As a reader, I have been disappointed at times by the triteness of the main problem an author has chosen, and even grown frustrated when the character gets so worked up about it. However, as a writer… good grief, it’s HARD to come up with all that complicated stuff. So, not only do I appreciate the in-depth look at the subject, but the helpful list of the many things a “story worthy problem” would actually effect. Great food for thought. Yes, indeed.

  2. Ellen Moore says:

    Oooooh! So much lovely food for thought. Thank you X3.

    • Jamie says:

      Thank you for commenting, as always! I’ve just been worrying that comments were falling off, wondering what I can do to encourage people to to comment MORE. I know that’s asking a lot. Time is a harsh mistress, not the moon as is bandied about. :)

  3. Thanks for a delineation of the elements of a story-worthy problem. I’m surprised many times by what an author considers an issue. But, as they say, one’s man’s trash is another man’s treasure! (LOL)

    I always read your posts Jamie, but I often don’t have time to formulate a response. Keep up the good work, it really is helpful, especially to us “newbies!”

    • Jamie says:

      Thank you so much! I don’t expect a comment every time. But I do admit it’s nice to get ’em. :)

  4. Ellen Moore says:

    Another fabulous, clarifying post! Seriously now when can we get all this wonderful information in book form to mark up, dog-ear, sleep with, and generally absorb on a deep level?

    • Jamie says:

      You just made my day. :) And you’re not the first person who’s suggested a book but I don’t think I have enough materia yetl. And everyone and her cat has a How-To book out there; should I compete with that? In a way I almost feel what I say is more trustworthy because I’m not trying to sell anyone a book. If that makes any sense. :)

      In the meantime, were you aware of this page? http://www.jamiechavez.com/for-writers.php

      • Then, again, Jamie, you could come up with a totally unique perspective for one (like through a character’s eyes, or conversation with you as you edit, etc) and we would all snap them up in one of those “learning has never been this fun” crazes. Just saying…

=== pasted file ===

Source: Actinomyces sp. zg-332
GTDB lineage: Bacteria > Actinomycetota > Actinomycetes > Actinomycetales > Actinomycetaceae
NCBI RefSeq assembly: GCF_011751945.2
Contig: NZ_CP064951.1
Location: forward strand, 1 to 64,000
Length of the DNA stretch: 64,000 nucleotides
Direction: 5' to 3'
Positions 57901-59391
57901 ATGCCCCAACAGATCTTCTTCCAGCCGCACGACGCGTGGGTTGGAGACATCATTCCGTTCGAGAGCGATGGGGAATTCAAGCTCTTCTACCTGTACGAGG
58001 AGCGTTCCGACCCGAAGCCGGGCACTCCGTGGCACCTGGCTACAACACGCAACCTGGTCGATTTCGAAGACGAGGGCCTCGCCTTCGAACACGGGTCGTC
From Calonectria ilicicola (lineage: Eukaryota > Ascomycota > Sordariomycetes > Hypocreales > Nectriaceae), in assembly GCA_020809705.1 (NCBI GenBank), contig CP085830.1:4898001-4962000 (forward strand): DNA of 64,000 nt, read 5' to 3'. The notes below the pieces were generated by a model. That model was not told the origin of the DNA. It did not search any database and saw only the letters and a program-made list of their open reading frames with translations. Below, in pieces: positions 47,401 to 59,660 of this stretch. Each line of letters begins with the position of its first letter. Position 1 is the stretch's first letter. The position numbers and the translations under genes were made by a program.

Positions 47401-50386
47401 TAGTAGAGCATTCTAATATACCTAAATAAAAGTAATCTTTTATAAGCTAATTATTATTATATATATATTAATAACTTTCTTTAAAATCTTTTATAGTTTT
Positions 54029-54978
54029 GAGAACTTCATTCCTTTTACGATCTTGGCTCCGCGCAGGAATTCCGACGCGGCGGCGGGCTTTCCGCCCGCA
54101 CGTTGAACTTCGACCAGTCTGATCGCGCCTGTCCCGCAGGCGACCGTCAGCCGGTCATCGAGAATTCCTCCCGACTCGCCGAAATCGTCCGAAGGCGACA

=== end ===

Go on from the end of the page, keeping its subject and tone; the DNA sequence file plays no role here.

• Jamie says:

          I am REALLY glad you think this is fun. :) I mean, *I* do, and I’m trying to convey that. I had some guy on Twitter the other day say I was being condescending because I use “kids” a lot. It’s certainly not my intention (to be condescending); I thought I was being humorous and a bit of a smart-aleck, that’s all. (“It’s my vooooice!”) So when you say the blog is fun, I think, “OK, people do get it.” :)

          • Ellen Moore says:

            Yes, Jamie, we get it. We love your voice. Of COURSE you have enough material for a book. I’ve read almost everything on your site, But I’d like to have the material all together in one place. Yes, there are lots of books out there, but they’re not as good as your stuff–not by half. You’re clearer. You give great examples, refer us to other sources. You have so many perspectives because you’re in the industry and you know it from so many angles. There are so many reasons why you’re better, and why you should publish now with what you have. Then there will be another edition or another book. I think Amazon lets you publish in serial form, too. (Worked for Dickens and a few others, didn’t it)?

            I would post a lot more if I could. Time constraints here.

            Anyway, I have shelves full of books that I’ve liked, but it’s all a patchwork. Having you in one place would be so incredibly helpful. It would get as worn as the 1962 Thrall & Hibbard I dog-eared, marked, and slept with. Ah fond memories.

            Think of your book as a favor to the “starving” people. “Do it for the fat lady.” I’m sure you know that sentence from Salinger.

          • jamiechavez says:

            Wow, Ellen — you just made my day. :)